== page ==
I came across this pleasant little letter from Mary Fleming to her sister when I was searching the Journal Book of Mary Brown Williams Dunbar, at the Mississippi Archives in Jackson Mississippi. The letter was dated 24 Feb 1792, and was in very good condition. It was written by Mary Fleming, daughter of Judge William Fleming of Virginia, when she was about fourteen years old. It is not certain to which of her three sisters it was written. It was probably passed down to Mary Williams Dunbar by her grandmother, Lucy Fleming Markham. Pamela Hutchison Garrett, 2018.
My Dear Papa handed me your letter which gave me great pleasure as it informed me the Health of you and my other friends. I flattered my self with the pleasure of seeing sister Lucy when Papa came down, but the weather was too cold, though I hope he will bring her in the Spring. I was at a very agreeable Ball the other evening, given by the Students, and had a very good partner.
Give my love to my sisters, and all my friends, and write often to your affectionate sister.
Mary Boling Fleming
24 Feb 1792
A little perspective:
Mary Bolling Fleming was born about 1779, the youngest child of William Fleming and Betty Champe of “Summerville” in Goochland (later Powhatan) county Virginia. Betty Champe Fleming died sometime between 1780 and 1790, leaving William Fleming with four little daughters to care for. The Fleming girls were raised with great devotion by their father who “always had some female relation living with him to help care for them. He was both father and mother to them. He had them educated at home. Their teachers were from England, a Mrs Dudley and a Mrs Livingston” (letter of Martha Markham).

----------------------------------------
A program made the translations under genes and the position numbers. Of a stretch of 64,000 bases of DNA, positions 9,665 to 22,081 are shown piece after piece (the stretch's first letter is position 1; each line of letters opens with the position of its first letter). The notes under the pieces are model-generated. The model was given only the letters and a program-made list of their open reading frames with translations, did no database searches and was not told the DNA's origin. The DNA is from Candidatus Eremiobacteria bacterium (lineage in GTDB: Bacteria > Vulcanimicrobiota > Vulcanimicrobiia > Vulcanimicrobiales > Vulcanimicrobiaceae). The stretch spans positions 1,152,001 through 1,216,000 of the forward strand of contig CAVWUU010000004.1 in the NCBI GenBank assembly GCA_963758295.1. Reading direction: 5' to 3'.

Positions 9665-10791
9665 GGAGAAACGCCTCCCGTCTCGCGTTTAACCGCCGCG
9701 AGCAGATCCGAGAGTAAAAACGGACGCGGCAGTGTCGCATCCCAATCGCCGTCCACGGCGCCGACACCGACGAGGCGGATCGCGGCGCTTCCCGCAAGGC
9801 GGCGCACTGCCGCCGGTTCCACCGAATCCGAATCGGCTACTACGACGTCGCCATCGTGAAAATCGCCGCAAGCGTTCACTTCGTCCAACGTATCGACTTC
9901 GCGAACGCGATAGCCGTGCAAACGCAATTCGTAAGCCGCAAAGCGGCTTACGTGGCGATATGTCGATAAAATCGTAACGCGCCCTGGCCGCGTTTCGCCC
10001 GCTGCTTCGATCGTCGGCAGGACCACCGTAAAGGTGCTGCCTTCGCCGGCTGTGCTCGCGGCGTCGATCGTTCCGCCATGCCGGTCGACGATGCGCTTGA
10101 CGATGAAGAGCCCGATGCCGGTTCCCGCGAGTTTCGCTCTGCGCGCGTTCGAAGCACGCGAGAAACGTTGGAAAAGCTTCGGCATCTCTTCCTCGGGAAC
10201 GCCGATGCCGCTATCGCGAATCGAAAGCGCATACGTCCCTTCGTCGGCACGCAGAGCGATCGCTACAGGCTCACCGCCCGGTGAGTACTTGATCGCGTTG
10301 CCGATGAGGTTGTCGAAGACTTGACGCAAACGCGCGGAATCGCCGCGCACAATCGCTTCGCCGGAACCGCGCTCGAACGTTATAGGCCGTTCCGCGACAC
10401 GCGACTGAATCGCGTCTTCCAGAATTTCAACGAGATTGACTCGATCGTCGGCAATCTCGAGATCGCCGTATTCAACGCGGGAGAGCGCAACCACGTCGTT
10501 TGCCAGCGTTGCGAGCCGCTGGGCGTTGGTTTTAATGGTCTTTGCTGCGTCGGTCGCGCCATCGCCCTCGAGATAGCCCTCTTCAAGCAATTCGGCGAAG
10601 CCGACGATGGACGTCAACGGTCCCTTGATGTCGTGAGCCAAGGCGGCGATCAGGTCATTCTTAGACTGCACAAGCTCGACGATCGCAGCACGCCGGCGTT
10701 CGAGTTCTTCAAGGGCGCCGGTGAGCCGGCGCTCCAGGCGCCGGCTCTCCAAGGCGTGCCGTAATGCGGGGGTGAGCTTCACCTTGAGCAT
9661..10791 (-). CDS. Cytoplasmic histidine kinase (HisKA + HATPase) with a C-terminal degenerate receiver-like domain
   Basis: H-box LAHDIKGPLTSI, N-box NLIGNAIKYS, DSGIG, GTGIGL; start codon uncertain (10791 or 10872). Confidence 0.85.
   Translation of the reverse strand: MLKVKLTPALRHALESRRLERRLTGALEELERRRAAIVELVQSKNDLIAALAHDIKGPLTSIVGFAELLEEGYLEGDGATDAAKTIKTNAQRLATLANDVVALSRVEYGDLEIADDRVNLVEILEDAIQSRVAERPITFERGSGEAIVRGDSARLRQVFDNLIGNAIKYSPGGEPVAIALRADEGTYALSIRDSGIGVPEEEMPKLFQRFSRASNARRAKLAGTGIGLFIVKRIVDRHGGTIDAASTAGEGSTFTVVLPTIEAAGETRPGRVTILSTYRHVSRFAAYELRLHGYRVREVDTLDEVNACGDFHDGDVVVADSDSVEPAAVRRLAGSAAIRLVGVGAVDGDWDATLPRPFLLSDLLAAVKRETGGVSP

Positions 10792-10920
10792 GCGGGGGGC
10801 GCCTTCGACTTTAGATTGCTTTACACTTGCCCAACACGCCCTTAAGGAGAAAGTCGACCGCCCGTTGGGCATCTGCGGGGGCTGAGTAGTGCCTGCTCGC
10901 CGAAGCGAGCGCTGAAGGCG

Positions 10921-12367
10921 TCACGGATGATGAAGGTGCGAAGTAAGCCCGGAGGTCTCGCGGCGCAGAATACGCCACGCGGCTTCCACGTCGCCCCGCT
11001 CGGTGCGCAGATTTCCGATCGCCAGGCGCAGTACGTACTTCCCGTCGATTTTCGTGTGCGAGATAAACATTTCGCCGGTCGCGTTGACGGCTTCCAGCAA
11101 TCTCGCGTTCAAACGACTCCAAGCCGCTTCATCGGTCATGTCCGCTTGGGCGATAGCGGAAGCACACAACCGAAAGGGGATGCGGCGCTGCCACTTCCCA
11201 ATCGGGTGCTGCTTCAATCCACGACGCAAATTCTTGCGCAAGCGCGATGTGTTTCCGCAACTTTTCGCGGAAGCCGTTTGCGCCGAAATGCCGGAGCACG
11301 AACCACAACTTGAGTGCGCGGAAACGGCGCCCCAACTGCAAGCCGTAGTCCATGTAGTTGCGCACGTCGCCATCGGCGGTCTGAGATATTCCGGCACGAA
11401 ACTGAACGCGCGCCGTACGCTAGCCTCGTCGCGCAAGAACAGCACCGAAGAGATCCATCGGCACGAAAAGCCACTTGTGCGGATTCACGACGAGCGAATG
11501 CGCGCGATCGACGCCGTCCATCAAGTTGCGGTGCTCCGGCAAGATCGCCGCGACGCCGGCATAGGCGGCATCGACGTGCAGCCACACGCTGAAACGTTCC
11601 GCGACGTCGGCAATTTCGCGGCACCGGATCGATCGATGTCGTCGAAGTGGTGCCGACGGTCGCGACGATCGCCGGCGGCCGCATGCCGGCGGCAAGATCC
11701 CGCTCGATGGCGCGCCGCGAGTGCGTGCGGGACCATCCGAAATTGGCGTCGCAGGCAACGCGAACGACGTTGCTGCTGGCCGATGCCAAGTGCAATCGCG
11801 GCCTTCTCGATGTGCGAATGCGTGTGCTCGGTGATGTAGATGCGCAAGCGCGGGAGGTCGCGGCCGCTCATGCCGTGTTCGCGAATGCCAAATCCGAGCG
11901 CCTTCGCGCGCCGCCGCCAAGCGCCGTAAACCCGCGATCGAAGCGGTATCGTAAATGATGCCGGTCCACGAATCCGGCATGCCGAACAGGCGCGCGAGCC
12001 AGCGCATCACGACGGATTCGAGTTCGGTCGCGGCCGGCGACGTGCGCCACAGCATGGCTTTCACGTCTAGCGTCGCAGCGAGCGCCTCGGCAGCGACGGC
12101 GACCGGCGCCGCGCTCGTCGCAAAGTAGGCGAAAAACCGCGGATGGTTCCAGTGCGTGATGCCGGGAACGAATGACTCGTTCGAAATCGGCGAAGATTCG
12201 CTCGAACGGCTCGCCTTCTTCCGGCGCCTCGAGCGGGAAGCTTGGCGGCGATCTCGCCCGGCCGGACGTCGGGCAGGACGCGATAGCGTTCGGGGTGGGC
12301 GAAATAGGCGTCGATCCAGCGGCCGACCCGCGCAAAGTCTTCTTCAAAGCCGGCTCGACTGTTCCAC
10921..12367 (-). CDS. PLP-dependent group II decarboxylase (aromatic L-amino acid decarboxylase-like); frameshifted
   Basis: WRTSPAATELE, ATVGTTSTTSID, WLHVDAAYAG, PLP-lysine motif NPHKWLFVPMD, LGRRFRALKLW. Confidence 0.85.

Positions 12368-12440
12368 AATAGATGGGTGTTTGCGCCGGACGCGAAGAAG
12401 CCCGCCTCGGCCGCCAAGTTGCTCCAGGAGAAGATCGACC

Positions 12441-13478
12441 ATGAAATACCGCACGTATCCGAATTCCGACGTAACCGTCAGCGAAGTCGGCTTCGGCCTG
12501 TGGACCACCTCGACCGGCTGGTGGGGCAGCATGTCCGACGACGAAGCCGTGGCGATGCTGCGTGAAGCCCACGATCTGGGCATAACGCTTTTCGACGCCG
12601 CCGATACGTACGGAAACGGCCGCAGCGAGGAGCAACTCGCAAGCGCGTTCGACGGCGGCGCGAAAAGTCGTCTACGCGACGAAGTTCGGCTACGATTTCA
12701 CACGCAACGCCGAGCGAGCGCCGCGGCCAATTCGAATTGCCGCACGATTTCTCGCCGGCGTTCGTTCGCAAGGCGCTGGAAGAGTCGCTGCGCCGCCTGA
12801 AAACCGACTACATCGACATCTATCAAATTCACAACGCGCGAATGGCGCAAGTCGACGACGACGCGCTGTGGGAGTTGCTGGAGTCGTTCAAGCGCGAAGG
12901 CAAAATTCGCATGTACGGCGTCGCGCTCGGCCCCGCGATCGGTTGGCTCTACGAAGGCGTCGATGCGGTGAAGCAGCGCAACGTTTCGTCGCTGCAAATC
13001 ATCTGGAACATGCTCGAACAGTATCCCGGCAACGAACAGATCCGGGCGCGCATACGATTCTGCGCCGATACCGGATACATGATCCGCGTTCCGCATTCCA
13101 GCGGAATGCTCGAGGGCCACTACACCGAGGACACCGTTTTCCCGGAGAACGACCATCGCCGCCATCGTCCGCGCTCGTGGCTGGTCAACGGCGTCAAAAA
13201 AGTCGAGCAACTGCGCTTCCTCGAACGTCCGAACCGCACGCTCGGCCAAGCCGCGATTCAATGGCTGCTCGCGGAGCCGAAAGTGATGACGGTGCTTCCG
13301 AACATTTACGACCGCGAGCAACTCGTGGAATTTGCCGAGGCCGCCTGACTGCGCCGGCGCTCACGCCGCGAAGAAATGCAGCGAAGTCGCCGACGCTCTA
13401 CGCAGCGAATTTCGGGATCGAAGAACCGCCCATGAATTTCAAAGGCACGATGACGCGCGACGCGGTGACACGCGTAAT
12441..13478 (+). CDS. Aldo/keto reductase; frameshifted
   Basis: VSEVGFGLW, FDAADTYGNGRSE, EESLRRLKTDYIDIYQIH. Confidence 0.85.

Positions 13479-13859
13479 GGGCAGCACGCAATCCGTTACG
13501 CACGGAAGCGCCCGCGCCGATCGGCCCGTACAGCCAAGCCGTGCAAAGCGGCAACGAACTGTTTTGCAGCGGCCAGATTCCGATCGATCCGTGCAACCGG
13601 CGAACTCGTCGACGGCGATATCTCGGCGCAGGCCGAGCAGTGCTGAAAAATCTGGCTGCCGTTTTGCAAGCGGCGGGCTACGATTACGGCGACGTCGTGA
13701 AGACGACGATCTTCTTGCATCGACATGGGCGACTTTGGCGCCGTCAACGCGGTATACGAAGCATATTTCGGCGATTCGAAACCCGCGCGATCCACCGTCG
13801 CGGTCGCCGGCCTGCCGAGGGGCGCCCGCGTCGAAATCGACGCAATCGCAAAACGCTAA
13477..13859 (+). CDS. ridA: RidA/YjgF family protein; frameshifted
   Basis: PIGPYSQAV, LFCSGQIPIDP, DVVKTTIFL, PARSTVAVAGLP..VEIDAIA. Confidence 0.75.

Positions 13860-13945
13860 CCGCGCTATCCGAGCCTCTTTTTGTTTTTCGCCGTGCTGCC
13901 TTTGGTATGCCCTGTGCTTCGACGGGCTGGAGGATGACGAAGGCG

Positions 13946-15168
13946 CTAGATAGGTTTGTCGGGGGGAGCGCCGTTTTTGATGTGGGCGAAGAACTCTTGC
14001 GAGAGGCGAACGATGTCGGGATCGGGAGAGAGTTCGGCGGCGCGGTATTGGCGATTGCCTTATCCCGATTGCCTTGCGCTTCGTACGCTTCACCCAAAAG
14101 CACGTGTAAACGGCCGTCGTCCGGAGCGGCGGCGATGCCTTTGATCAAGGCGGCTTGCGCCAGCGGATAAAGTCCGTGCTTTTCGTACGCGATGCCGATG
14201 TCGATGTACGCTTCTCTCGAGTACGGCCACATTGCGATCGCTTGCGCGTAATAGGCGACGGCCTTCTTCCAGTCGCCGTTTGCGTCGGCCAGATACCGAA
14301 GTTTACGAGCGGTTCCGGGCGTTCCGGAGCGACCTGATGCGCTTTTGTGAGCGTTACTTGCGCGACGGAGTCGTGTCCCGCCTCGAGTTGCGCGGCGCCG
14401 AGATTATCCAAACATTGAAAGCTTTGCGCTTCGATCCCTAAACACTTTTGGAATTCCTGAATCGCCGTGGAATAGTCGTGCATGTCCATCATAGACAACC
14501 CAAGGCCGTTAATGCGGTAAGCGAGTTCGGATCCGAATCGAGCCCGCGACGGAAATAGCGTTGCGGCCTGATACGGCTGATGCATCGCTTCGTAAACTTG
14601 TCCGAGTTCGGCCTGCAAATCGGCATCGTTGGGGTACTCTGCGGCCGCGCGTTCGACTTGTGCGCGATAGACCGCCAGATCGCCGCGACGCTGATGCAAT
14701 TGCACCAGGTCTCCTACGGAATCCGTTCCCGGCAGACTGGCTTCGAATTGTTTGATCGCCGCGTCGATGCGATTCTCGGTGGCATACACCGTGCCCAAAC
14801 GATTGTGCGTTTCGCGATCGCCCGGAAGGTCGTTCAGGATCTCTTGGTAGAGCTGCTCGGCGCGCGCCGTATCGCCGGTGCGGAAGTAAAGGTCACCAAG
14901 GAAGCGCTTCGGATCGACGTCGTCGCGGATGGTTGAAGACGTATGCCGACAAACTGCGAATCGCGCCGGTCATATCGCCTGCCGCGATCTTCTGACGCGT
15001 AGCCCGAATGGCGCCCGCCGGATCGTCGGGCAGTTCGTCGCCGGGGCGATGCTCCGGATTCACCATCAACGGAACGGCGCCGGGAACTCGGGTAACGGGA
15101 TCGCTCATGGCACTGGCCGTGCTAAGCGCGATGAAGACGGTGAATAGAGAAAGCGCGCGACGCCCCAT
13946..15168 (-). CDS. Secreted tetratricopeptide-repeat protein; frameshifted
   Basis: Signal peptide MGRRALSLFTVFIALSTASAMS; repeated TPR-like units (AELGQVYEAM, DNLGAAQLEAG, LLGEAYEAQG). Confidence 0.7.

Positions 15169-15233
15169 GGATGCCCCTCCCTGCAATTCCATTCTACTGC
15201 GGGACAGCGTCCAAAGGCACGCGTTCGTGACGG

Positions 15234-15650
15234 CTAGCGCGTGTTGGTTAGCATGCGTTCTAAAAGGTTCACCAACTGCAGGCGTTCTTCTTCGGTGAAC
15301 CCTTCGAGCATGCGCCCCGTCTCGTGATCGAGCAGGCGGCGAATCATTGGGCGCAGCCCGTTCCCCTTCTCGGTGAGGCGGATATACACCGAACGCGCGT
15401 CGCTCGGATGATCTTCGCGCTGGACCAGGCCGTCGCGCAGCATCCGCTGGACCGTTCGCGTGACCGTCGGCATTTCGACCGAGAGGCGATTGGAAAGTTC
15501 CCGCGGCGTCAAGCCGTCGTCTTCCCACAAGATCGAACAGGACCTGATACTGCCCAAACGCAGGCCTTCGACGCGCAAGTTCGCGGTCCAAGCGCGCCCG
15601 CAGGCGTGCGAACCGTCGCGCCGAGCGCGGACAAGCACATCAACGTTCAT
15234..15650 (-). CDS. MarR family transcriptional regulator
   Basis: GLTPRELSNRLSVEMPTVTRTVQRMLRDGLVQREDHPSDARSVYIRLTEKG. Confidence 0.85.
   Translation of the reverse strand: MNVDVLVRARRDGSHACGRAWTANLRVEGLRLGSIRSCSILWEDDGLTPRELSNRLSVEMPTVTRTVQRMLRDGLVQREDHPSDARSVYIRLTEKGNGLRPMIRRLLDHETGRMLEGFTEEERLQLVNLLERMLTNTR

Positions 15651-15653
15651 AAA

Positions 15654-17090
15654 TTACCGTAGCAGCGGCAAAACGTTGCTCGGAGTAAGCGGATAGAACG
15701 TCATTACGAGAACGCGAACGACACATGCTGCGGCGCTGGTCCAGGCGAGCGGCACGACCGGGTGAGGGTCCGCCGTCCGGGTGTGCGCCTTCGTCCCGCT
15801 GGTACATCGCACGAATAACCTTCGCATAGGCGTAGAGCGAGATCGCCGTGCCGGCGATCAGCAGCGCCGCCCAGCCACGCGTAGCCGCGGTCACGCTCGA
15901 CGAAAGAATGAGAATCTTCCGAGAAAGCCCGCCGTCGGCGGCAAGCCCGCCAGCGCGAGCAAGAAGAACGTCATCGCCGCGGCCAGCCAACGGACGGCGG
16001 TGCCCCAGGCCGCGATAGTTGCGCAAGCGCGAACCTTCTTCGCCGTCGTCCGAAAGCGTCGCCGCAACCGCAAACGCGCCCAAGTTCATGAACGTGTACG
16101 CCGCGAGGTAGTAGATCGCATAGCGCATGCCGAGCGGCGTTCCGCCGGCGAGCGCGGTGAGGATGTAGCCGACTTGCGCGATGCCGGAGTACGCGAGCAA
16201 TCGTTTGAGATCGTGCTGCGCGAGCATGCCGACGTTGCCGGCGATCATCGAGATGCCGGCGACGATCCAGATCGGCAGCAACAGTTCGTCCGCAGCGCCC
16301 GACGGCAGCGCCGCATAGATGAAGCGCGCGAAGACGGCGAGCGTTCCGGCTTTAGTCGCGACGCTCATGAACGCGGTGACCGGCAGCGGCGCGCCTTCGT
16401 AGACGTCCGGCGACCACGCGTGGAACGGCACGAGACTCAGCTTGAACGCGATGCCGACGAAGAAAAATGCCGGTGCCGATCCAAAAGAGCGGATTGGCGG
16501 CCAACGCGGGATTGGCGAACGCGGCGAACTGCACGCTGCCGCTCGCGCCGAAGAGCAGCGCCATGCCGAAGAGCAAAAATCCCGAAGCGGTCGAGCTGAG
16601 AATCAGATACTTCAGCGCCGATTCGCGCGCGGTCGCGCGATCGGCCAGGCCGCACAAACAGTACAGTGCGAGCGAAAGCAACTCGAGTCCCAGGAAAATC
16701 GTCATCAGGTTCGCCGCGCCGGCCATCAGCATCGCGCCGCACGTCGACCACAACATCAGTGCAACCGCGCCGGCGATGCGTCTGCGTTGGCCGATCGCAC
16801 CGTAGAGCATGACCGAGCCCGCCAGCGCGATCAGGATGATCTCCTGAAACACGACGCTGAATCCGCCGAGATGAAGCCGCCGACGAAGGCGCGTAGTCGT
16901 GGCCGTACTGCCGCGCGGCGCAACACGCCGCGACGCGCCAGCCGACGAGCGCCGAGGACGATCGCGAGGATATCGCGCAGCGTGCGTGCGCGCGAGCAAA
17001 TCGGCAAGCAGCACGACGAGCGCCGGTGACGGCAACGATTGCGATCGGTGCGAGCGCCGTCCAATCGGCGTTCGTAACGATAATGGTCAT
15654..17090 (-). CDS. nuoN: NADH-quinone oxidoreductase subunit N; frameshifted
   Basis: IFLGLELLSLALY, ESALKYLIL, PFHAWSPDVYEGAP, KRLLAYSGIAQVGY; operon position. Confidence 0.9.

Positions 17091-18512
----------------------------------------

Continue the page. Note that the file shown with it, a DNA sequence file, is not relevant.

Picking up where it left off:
It is unknown where Mary Fleming was writing from. Her mention of “Students” might suggest that she was at school, but the year 1792 was an early date for the female academies of Virginia. It seems more likely that she was visiting friends. In 1792 her father was serving as a Justice of the Virginia Supreme Court which met in Richmond each spring. Richmond being about fifteen miles from their home, perhaps Mary Fleming was visiting or schooling there.
The “sister Lucy” mentioned in the letter was Mary’s next older sister, Lucy Champe Fleming. She is my own 4xgreat-grandmother. Lucy Champe Fleming married John Markham in 1794, and Mary Bolling Fleming married Beverly Chew Stanard in 1798.
About the Photo:
“The Gavotte”; a postcard drawing by Florence Hardy, about 1910.
Mary Bolling Fleming is my 4th great-grandaunt. Lucy Champ Fleming is my 4th great-grandmother.